barometer (bərŏmˈətər) [key], instrument for measuring atmospheric pressure. It was invented in 1643 by the Italian scientist Evangelista Torricelli, who used a column of water in a tube 34 ft (10.4 m) long. This inconvenient water column was soon replaced by mercury, which is denser than water and requires a tube about 3 ft (0.9 m) long. The mercurial barometer consists of a glass tube, sealed at one end and filled with pure mercury. After being heated to expel the air, it is inverted in a small cup of mercury called the cistern. The mercury in the tube sinks slightly, creating above it a vacuum (the Torricellian vacuum). Atmospheric pressure on the surface of the mercury in the cistern supports the column in the tube, which varies in height with variations in atmospheric pressure and hence with changes in elevation, generally decreasing with increases in height above sea level. Standard sea-level pressure is 14.7 lb per sq in. (1,030 grams per sq cm), which is equivalent to a column of mercury 29.92 in. (760 mm) in height; the decrease with elevation is approximately 1 in. (2.5 cm) for every 900 ft (270 m) of ascent. In weather forecasting, barometric readings are usually measured on electronically controlled instruments often tied to computers. The results are plotted on base maps so that analyses of weather-producing pressure systems can be made. At a given location a storm is generally anticipated when the barometer is falling rapidly; when the barometer is rising, fair weather may usually be expected. The aneroid barometer is a metallic box so made that when the air has been partially removed from the box the surface depresses or expands with variation of air pressure on it; this motion is transmitted by a train of levers to a pointer which shows the pressure on a graduated scale. A barograph is a self-recording aneroid barometer; an altimeter is often an aneroid barometer used to calculate altitude.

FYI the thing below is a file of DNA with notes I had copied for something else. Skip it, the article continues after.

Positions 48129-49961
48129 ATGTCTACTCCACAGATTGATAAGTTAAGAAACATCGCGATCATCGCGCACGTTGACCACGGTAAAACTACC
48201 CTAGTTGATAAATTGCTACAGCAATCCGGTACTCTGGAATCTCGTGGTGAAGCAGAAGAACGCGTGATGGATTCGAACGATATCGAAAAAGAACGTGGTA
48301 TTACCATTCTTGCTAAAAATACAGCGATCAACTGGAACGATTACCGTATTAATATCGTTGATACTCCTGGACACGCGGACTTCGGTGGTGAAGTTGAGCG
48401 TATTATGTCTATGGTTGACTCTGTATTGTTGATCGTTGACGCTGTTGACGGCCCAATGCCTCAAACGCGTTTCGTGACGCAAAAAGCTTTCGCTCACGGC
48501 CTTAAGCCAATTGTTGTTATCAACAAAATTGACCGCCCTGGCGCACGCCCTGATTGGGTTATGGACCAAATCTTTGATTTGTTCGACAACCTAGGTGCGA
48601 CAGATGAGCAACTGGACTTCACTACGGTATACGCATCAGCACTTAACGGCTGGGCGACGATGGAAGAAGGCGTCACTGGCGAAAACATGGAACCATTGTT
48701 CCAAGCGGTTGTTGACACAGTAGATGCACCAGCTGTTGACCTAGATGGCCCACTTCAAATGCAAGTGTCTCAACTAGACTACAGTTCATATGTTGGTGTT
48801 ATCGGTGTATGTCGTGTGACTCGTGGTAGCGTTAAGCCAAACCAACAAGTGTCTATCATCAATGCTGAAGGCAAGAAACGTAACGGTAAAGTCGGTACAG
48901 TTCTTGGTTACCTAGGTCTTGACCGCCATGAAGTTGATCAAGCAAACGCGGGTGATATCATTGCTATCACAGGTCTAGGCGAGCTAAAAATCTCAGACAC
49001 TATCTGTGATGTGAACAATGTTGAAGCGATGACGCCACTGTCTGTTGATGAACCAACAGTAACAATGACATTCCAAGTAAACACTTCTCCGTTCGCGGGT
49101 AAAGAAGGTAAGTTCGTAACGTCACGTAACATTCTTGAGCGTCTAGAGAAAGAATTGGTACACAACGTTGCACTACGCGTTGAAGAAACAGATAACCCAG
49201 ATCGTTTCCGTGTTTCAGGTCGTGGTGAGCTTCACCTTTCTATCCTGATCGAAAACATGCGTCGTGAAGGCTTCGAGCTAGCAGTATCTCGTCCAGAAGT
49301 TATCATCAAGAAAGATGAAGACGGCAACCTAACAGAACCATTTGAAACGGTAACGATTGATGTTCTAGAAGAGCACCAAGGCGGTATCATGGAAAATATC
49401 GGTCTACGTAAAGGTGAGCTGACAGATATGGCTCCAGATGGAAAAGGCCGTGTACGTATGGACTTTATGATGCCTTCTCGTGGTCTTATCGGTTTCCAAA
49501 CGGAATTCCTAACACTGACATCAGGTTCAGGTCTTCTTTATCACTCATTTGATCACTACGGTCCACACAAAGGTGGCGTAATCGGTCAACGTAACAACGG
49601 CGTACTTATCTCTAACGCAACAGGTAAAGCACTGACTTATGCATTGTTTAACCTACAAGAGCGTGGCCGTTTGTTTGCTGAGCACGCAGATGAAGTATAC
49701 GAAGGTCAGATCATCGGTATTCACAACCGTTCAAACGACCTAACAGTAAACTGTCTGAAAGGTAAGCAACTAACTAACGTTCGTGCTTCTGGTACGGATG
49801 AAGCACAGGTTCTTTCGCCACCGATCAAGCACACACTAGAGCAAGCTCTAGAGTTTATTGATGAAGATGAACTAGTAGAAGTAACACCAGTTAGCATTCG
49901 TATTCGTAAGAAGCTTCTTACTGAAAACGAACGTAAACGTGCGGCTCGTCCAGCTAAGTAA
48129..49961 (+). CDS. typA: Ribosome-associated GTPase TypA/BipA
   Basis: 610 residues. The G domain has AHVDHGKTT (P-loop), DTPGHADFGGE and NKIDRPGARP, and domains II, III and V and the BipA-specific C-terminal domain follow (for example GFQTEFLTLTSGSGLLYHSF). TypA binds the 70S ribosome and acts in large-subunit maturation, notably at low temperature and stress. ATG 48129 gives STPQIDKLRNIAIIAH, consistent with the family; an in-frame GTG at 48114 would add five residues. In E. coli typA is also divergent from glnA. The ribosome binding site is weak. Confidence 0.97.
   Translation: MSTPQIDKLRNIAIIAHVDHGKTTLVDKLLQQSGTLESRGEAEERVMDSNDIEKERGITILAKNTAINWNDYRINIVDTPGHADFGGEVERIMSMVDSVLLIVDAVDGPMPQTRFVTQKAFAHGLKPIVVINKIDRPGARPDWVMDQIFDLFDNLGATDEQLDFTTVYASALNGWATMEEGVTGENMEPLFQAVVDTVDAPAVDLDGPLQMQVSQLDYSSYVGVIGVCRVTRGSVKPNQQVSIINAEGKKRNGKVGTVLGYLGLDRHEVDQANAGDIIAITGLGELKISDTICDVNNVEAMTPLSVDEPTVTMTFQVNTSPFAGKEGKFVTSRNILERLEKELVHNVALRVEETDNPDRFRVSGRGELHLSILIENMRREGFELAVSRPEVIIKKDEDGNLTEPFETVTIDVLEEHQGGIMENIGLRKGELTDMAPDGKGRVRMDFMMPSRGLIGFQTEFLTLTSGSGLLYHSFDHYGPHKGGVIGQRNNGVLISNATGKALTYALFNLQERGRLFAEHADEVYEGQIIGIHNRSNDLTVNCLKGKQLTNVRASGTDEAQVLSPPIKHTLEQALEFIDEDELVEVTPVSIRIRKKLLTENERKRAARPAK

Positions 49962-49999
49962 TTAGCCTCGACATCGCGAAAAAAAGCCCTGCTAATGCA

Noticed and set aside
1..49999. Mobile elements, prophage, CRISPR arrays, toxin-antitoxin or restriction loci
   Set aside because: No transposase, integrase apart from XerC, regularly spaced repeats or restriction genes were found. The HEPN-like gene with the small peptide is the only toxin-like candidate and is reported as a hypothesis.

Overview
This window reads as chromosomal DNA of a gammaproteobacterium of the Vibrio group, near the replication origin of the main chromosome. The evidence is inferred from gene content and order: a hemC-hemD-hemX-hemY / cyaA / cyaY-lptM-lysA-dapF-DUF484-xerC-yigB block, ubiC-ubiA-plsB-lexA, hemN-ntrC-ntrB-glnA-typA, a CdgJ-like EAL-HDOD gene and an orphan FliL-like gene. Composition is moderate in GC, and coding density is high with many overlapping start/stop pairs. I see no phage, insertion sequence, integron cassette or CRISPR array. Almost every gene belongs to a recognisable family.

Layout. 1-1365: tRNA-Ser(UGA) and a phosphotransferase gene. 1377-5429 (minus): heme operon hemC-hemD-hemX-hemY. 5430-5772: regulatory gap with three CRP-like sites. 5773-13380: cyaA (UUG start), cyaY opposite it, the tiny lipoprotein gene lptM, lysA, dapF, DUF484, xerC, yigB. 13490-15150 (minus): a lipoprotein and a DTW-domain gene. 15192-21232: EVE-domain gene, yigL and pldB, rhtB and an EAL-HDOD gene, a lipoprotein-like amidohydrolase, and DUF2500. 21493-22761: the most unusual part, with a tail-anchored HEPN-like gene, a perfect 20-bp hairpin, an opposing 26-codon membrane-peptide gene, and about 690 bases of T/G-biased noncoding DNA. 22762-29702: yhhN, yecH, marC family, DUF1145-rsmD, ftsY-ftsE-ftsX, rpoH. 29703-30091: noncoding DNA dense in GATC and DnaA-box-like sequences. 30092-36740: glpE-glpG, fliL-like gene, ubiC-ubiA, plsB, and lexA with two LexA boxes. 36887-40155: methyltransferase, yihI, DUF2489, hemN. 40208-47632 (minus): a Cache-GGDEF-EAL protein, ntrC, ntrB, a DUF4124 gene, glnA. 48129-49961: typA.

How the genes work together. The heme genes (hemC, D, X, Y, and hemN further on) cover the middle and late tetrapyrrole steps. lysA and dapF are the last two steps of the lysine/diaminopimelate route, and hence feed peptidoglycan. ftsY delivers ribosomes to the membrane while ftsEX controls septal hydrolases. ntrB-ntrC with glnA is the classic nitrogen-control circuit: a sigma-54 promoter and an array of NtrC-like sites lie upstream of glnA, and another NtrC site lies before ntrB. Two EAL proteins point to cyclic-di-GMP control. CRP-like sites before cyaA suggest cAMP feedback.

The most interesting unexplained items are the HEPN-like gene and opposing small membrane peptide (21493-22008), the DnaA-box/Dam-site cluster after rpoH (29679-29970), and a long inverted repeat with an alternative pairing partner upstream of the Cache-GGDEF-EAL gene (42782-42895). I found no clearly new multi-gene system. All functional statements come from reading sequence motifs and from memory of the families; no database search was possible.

The Columbia Electronic Encyclopedia, 6th ed. Copyright © 2012, Columbia University Press. All rights reserved.